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An Uber driver picks up a fare in Toronto on Aug. 24, 2022.Christopher Katsarov/The Globe and Mail

The United Food and Commercial Workers, one of Canada’s most prominent private-sector unions, worked closely with representatives from Uber Technologies Inc. to ensure that app-based drivers and delivery workers in Ontario would not be granted employee status – a change that would have expanded their pay and benefits.

UFCW Canada and Uber have been linked in the public eye since January, when the two organizations announced they had struck a deal. Under the formal agreement, Uber gave the union the right to represent its 100,000 Canadian drivers and delivery couriers in job-related disputes, such as appeals of deactivations of their Uber accounts.

But hundreds of pages of e-mails and reports obtained by The Globe and Mail through freedom-of-information requests to Ontario’s Ministry of Labour show that the union’s partnership with Uber went far beyond what the two organizations disclosed publicly. The documents detail the way the union and the tech giant jointly pressed the Ontario government to exclude app-based gig workers from being covered by the province’s Employment Standards Act, which requires companies to provide benefits and a minimum wage to their employees.

Instead, the UFCW and Uber worked together to encourage the province to allow app-makers to continue to classify their workers as independent contractors. And the two organizations also worked together to influence the wording of the province’s Digital Platform Workers’ Rights Act, which was passed earlier this year. The new law provides some protections to gig workers, but denies them the full suite of benefits that would be their due if they had formal employment.

Uber and the UFCW say their deal protects gig workers’ ability to work on their own schedules, as much or as little as they want. But labour experts say it’s unusual for a union to co-ordinate to this degree with a large employer – especially one like Uber, which has long been criticized for using its power over workers to defeat their attempts to win benefits and higher wages.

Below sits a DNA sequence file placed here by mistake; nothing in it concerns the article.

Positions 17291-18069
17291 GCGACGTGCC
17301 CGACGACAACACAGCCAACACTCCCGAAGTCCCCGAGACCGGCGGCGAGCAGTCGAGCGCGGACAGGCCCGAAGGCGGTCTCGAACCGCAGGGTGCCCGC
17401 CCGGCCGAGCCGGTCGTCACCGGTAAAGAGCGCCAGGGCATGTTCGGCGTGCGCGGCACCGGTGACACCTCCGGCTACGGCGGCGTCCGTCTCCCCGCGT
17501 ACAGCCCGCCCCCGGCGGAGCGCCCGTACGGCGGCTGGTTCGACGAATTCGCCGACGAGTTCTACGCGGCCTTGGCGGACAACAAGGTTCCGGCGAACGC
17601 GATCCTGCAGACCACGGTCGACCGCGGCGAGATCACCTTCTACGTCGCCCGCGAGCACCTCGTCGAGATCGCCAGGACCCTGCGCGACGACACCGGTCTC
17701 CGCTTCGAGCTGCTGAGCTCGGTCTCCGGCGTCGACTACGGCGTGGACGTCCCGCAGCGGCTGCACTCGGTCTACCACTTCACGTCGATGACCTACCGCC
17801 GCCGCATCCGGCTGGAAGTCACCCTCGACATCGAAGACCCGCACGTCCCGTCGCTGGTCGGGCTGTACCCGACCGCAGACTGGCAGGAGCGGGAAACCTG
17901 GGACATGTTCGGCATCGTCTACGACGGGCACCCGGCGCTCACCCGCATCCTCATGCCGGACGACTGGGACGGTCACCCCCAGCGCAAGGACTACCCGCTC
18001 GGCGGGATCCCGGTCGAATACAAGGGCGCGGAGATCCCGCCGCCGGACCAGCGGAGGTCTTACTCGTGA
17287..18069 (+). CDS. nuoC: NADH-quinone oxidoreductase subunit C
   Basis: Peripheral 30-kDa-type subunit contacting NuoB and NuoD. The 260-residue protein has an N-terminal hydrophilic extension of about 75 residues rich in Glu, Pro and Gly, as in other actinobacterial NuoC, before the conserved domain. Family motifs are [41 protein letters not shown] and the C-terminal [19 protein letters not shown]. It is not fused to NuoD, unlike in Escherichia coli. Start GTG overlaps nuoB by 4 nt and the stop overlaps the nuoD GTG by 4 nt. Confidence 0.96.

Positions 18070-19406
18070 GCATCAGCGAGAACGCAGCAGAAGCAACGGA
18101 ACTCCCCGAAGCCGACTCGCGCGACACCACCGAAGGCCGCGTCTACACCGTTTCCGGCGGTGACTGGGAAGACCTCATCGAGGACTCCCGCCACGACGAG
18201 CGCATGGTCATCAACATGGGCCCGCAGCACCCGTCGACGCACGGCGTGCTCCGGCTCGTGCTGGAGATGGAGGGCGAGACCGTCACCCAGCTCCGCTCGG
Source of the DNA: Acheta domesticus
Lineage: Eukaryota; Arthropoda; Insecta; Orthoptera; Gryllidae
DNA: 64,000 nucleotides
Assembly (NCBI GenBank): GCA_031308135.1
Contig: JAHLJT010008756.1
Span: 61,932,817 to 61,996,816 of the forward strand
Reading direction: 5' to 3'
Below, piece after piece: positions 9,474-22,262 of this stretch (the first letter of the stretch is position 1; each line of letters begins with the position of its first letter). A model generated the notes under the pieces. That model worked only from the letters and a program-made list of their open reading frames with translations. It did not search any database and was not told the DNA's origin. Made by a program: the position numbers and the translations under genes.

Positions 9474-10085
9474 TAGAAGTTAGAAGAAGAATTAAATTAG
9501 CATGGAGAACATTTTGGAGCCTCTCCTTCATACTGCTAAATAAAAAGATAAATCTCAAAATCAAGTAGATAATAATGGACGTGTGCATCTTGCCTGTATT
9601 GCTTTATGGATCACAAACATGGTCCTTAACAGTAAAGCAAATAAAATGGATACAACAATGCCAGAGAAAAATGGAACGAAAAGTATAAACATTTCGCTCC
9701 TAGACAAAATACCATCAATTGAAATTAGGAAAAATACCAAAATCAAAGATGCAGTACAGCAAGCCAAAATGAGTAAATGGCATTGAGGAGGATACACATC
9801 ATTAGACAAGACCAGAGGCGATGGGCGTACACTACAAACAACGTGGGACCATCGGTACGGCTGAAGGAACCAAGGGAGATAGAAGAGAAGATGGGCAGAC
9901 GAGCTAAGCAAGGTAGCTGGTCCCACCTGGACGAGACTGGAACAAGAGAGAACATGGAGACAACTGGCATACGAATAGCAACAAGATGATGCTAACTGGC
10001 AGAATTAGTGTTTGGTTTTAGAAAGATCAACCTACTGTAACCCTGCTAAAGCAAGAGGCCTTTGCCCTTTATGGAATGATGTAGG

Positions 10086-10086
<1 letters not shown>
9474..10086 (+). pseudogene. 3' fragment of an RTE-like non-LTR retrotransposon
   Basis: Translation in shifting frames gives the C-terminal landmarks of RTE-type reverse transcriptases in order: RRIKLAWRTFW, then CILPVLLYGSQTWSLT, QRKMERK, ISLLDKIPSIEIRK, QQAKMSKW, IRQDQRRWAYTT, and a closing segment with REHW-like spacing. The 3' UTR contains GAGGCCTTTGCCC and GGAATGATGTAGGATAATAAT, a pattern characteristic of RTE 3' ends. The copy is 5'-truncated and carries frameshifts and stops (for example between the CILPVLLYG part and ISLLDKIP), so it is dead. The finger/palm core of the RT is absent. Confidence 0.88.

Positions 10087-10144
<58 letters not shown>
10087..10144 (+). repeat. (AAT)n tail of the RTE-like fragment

“To see a prominent and powerful union essentially in cahoots with Uber in such a blatant way to undermine gig workers is quite startling,” said Veena Dubal, a professor of law at the University of California, Hastings who researches the impacts of technology on workers.


Ontario is not the only jurisdiction that views gig workers – such as Uber and Lyft drivers – as independent contractors. They have the same status throughout Canada, and are therefore not entitled to things that come with being employees, such as pension plans, unemployment insurance, a minimum wage and paid sick days.

Labour advocates – including unions, labour lawyers and workers themselves – have spent years fighting against what they perceive to be an erosion of workers’ rights in the name of flexible gig work. In Ontario, they have been pushing for gig workers to be reclassified as employees under the province’s Employment Standards Act.

But for Uber, a change in employee status in any jurisdiction where it operates (especially one as big as Ontario) would be damaging to its business model, because providing those benefits and ensuring drivers make at least minimum wage would dramatically increase its operating costs.

For years, Uber has been trying to counter legislative challenges from governments and the labour movement. One of the ways it has sought to do that is by reaching agreements with unions to provide drivers and couriers with some benefits, while ensuring they remain independent contractors.

After Uber announced its agreement with UFCW Canada in January, the documents show, the company and the union worked together to influence the Ontario government’s labour policy.

Between Feb. 1 and March 24, Mark Hennessy, a special assistant to UFCW Canada’s president, and Jake Brockman, Uber Canada’s manager of policy, together exchanged 11 e-mails with staff members from Ontario’s Ministry of Labour.

Uber and the UFCW were attempting to convince the government to adopt a number of proposals on gig workers’ rights that both parties had come up with. One of those proposals was that workers not be classified as employees, and that regulation governing them be excluded from the province’s Employment Standards Act.